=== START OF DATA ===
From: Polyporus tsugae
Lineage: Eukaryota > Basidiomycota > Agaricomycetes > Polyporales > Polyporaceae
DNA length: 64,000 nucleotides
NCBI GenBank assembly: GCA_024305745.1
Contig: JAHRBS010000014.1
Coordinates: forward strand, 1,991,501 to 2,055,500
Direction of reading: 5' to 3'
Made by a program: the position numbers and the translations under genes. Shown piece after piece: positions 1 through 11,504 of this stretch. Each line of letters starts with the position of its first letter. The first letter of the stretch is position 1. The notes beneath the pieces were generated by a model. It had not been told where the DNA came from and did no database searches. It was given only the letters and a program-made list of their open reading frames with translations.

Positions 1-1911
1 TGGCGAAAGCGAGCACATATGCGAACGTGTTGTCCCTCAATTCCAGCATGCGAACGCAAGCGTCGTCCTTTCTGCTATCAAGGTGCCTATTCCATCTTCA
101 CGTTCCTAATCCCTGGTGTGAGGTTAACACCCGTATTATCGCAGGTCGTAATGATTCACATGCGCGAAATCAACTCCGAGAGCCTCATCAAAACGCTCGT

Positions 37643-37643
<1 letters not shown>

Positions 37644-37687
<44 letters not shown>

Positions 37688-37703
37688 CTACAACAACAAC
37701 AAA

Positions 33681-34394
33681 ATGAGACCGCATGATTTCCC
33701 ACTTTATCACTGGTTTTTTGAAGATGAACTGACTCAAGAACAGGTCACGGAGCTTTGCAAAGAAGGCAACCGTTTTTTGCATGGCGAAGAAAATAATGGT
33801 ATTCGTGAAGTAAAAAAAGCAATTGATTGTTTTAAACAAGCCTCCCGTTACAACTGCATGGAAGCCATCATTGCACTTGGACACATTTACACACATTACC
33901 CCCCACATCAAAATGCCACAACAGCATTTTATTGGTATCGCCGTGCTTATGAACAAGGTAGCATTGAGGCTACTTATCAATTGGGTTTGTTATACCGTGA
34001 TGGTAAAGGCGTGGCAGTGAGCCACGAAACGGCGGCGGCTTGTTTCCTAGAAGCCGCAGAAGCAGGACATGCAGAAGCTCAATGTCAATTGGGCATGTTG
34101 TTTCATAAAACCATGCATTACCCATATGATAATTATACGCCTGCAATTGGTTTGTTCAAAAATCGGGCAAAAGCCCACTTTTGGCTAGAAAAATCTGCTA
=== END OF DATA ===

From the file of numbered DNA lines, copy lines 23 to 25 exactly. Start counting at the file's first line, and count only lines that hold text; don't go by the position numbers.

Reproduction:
33901 CCCCACATCAAAATGCCACAACAGCATTTTATTGGTATCGCCGTGCTTATGAACAAGGTAGCATTGAGGCTACTTATCAATTGGGTTTGTTATACCGTGA
34001 TGGTAAAGGCGTGGCAGTGAGCCACGAAACGGCGGCGGCTTGTTTCCTAGAAGCCGCAGAAGCAGGACATGCAGAAGCTCAATGTCAATTGGGCATGTTG
34101 TTTCATAAAACCATGCATTACCCATATGATAATTATACGCCTGCAATTGGTTTGTTCAAAAATCGGGCAAAAGCCCACTTTTGGCTAGAAAAATCTGCTA